This post is NOT about vacation homes!
I recently attended an event at the Computer History Museum titled “Timesharing / Remote Processing Services”. Though the gathering was intended as a look back at nearly half a century ago, I was fascinated by how many of the concepts were very much still at work in contemporary computing, albeit in different configurations.
The conference brought together 15 or so executives who had founded and/or run companies in the 1960s and 1970s that most of you have never heard of, including Comshare, Compuserve, Tymeshare, NCSS, GEISCO, IDC, On-line business systems, and my company, Ross Systems. My experiences at Ross Systems were part of the catalyst for the formation of ExpertCEO.
Wikipedia defines ‘Time-sharing’ as a computing resource shared among many users by multitasking. Its introduction in the 1960s, and emergence as the prominent model of computing in the 1970s, represented a major historical shift in the history of computing from “batch processing” to interactive (“on line”) computing. By allowing a large number of users to interact simultaneously on a single computer, time-sharing dramatically lowered the cost of providing computing to the individual, while at the same time making the computing experience much more interactive.
During the two-day session, attendees discussed a number of topics, including technology (and its constantly decreasing cost), business models, applications, communications, and industry consolidation. The similarities between today’s computing paradigms and issues and those that existed in the 60s and 70s continue to amaze me.
Two important trends today, virtualization and cloud computing almost perfectly parallel the timesharing concepts, albeit with vastly differing technologies and economics. However, the basic concepts of better machine utilization, sharing of centralized computing resources and a better user experience are common to both eras.
Virtualization – Refers to the technology to divide one physical machine into many “virtual machines” so that multiple, independent programs can run simultaneously. The primary benefits are better machine utilization, server consolidation, reduced energy costs, etc.
Cloud computing – A model of computing in which dynamically scalable and often virtualized resources are provided as a service over the Internet. Users need not have knowledge of, expertise in, or control over the technology infrastructure in the “cloud” that supports them. Software as a Service (Saas) can be considered part of cloud computing (see my blog post titled “The Future of SaaS”).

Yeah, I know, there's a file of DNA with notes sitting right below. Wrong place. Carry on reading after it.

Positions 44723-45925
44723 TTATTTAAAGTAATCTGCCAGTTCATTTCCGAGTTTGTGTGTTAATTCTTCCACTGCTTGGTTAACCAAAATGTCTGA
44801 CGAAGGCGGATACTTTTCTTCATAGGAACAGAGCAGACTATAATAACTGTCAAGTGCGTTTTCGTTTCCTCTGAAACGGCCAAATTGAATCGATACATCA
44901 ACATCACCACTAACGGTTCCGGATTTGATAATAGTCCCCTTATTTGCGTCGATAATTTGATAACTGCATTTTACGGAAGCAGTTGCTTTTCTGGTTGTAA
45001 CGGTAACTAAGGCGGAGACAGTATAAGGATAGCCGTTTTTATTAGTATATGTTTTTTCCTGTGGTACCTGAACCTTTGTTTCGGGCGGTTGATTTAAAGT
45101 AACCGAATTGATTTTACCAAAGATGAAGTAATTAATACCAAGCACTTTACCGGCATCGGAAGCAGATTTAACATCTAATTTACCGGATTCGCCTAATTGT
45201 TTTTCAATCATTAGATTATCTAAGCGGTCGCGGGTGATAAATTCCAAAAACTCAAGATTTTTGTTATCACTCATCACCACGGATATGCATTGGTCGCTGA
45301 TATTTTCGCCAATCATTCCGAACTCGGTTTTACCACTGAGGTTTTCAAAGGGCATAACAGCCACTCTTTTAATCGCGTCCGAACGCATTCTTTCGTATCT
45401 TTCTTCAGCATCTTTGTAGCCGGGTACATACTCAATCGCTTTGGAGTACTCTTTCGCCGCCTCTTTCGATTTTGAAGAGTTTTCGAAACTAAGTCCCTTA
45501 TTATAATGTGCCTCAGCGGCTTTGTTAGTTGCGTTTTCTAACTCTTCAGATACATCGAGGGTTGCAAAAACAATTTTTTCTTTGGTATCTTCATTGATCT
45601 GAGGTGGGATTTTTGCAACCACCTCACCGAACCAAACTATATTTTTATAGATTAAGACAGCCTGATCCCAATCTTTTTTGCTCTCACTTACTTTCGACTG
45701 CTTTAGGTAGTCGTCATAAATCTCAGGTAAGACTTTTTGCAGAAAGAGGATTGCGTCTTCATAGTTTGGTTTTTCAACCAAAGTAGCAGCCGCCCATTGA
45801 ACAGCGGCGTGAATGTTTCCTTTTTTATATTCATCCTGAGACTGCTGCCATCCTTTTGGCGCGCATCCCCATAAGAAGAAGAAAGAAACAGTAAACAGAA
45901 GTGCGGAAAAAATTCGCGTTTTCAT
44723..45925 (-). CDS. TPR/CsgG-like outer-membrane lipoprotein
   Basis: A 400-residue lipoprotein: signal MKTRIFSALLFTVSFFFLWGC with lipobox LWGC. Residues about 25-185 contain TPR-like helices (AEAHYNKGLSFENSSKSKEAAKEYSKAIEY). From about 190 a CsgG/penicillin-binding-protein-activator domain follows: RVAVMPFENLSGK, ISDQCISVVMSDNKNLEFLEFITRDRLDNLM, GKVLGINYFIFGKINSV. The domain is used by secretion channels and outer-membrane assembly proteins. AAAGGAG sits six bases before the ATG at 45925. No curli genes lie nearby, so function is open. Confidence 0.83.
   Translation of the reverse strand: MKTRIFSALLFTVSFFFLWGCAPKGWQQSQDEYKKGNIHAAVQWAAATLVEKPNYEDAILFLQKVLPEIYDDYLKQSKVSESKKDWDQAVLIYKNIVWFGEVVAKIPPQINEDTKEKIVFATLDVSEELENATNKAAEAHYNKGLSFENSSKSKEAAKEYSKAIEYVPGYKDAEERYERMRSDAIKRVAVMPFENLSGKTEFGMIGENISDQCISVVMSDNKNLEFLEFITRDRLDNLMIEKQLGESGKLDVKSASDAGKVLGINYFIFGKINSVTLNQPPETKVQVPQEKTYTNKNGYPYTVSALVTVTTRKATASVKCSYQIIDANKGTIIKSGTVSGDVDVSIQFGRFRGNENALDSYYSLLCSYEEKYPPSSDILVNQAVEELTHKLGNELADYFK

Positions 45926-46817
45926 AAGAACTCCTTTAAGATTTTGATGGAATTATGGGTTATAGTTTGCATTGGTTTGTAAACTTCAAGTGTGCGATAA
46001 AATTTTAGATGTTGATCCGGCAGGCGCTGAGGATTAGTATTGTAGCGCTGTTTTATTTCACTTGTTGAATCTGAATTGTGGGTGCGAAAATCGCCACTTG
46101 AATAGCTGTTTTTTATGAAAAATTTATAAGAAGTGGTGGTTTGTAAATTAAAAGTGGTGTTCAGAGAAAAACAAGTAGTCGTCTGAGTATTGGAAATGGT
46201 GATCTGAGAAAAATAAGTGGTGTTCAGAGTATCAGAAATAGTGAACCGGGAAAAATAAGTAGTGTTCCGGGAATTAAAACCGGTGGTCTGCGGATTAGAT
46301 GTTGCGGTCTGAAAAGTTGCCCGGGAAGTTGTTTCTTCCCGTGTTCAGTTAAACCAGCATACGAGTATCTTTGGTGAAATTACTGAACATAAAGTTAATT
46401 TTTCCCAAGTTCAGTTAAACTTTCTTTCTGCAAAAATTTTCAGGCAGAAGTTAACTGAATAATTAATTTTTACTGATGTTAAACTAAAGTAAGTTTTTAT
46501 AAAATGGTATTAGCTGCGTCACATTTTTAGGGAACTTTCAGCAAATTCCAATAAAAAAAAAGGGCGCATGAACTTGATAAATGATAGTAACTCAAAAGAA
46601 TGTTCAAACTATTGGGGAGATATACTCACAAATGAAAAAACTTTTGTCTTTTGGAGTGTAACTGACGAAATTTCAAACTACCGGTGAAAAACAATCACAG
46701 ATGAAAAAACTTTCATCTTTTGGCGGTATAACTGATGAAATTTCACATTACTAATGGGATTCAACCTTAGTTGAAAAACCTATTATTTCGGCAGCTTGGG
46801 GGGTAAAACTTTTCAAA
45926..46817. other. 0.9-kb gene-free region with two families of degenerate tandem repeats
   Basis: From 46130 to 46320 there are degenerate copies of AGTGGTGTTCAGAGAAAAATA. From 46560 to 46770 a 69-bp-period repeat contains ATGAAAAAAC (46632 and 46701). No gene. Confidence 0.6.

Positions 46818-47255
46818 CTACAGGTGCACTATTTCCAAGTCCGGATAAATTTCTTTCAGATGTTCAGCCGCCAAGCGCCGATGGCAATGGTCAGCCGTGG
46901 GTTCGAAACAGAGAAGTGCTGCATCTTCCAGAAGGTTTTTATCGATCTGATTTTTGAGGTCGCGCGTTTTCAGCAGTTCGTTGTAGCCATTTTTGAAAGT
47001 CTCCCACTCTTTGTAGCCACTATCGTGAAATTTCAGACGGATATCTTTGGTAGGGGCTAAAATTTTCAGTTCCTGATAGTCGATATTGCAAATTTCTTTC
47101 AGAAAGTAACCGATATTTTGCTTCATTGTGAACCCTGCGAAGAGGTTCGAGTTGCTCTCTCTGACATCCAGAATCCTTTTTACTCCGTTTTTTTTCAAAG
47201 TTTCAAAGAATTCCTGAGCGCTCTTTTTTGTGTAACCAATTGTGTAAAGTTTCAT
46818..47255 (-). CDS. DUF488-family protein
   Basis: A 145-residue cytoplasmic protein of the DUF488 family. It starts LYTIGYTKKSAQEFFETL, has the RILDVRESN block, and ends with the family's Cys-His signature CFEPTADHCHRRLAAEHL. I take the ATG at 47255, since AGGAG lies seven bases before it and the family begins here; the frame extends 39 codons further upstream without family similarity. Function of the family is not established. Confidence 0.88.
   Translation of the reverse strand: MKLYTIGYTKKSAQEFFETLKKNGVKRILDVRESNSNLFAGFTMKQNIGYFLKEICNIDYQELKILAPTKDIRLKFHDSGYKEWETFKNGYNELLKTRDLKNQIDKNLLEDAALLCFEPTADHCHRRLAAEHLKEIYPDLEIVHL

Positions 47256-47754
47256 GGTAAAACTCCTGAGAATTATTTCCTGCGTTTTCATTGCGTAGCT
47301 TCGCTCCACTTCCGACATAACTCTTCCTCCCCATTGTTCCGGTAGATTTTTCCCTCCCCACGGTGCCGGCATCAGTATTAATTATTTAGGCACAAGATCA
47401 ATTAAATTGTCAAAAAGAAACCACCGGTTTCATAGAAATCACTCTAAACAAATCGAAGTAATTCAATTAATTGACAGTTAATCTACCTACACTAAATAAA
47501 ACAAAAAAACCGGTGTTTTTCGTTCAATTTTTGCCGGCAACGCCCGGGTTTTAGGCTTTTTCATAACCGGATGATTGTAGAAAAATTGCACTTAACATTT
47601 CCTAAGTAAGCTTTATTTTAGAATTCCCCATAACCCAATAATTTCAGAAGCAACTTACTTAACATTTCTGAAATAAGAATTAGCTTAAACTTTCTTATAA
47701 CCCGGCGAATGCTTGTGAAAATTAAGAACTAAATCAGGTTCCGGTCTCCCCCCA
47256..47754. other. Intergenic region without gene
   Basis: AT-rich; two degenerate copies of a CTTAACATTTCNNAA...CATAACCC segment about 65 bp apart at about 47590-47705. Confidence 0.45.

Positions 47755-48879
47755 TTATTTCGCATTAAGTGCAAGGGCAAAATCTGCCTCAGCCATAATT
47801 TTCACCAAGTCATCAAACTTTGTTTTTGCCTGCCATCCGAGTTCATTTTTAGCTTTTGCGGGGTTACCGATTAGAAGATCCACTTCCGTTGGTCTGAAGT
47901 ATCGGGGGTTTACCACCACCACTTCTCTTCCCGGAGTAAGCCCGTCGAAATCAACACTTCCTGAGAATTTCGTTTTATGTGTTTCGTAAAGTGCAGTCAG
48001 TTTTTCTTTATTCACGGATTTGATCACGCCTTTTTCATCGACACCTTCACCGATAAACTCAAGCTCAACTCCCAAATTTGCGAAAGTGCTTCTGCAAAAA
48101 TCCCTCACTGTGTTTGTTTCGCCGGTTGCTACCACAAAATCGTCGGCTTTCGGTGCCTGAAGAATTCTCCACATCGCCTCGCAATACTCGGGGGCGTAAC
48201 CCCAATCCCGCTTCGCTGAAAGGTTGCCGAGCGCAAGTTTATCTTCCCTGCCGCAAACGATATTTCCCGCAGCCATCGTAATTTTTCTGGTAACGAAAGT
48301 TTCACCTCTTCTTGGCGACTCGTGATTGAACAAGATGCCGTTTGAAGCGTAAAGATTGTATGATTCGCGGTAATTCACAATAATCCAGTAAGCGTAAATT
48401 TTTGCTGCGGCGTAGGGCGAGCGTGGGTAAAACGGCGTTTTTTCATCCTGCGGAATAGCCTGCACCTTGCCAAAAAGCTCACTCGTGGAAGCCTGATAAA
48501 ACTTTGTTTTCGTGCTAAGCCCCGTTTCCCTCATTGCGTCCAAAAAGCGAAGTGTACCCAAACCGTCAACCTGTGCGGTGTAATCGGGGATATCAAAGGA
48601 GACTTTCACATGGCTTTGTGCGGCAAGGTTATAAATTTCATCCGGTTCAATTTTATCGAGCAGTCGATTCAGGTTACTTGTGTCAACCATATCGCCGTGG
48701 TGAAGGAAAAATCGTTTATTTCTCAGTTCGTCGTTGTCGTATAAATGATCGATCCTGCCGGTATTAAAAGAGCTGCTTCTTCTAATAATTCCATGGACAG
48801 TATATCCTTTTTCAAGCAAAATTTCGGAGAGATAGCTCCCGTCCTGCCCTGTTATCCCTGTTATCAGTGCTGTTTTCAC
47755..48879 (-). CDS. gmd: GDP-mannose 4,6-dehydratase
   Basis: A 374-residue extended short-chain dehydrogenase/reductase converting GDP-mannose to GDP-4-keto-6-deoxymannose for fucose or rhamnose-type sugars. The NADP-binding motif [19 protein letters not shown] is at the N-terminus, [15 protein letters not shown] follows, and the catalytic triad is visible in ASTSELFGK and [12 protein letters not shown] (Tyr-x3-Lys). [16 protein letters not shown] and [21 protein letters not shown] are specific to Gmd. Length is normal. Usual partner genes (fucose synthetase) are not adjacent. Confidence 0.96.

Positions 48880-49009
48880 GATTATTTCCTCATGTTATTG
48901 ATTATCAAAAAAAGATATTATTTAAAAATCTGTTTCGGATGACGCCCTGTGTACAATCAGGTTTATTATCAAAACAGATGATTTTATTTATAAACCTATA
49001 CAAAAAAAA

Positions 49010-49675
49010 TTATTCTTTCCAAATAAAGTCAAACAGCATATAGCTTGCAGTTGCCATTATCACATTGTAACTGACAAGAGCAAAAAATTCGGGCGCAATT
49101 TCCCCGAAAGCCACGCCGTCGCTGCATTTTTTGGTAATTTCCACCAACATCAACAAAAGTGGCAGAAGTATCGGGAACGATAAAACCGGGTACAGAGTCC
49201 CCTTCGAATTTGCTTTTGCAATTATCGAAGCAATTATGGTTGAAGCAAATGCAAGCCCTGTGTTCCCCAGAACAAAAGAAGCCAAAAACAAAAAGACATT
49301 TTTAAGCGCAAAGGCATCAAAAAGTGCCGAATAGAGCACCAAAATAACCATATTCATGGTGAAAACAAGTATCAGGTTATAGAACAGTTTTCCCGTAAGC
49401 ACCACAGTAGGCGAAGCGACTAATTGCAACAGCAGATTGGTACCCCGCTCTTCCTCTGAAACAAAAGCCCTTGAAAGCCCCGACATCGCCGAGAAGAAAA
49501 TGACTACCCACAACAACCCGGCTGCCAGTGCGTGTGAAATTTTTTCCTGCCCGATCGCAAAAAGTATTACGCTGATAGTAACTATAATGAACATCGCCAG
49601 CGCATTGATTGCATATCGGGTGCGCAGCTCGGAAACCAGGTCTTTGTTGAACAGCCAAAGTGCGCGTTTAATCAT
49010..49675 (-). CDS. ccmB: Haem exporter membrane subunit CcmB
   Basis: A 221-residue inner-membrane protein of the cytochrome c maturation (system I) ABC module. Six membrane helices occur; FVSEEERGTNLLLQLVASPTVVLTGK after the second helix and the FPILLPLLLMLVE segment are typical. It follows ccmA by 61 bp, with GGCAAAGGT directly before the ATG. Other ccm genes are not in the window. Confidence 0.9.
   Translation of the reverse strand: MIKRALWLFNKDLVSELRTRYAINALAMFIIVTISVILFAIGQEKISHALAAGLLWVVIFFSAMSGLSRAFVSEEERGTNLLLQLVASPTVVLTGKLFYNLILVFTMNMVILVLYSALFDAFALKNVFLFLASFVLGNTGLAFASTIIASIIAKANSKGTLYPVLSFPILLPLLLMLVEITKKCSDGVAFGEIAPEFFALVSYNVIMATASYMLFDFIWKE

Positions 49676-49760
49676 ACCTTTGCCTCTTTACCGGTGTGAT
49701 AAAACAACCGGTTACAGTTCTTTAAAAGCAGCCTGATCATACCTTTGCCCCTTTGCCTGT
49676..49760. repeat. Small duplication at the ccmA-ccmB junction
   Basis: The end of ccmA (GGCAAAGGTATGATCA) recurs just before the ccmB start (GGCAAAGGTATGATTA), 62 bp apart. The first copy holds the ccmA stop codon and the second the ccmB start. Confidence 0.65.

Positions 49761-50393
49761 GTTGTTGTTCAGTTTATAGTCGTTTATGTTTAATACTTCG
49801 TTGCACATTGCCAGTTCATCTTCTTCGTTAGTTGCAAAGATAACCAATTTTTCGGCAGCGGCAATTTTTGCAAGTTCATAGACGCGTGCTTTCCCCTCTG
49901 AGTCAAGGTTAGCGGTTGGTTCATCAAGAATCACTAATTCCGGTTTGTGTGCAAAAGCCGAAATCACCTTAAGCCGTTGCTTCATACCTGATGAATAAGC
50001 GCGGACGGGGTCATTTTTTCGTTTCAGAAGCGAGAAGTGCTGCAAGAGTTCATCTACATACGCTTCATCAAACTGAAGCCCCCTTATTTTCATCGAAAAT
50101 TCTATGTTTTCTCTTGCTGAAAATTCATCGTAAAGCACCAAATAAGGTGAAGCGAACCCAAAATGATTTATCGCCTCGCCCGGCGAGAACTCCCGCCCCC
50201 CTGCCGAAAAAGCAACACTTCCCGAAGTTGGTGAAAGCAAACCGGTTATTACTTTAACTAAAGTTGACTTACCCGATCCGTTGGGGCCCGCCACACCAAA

Some differences between then and now are worth noting. Communications speeds when time-sharing was prevalant began at 11 characters per second (cps) with a teletype and gradually grew to 30 cps and then 120 cps. Compare this with today, where my Comcast cable modem operates at 6 million bps or about 600,000 cps. An 88 MB (that’s an “M”) disc cost approximately $40,000 in 1975 or about $450 million for a TB of storage. Today, you can go to Fry’s and purchase a 1TB disk for a couple of hundred dollars. This price decrease closely approximates Moore’s law which indicates that the improvement in technology will double every 2 years.
What was the primary cause of the demise of the timesharing industry? The dramatic improvements in technology that continue today were also occurring in 1981. IBM released its first PC in 1981. PCs were very inexpensive, offered a better user experience, and there were numerous apps available at a relatively low cost (e.g. Lotus 1-2-3). The cost and complexity of the infrastructure associated with a central timesharing computer could no longer compete with the lower cost and better interactive experience of PCs for these types of applications.
Today, Microsoft, Google, Amazon and others are building huge, complex data centers to support cloud computing infrastructures and SaaS apps. There’s an interesting article in the June 8 edition of the New York Times Magazine titled “Data Center Overload”. It is a fascinating description of the size and complexity of the data centers that are now under construction, and the energy costs that are required to power and cool them.
The timesharing industry had a great ride for about 10 years. Ten years from now, might the same trends that doomed timesharing, cause the demise of the cloud computing infrastructure?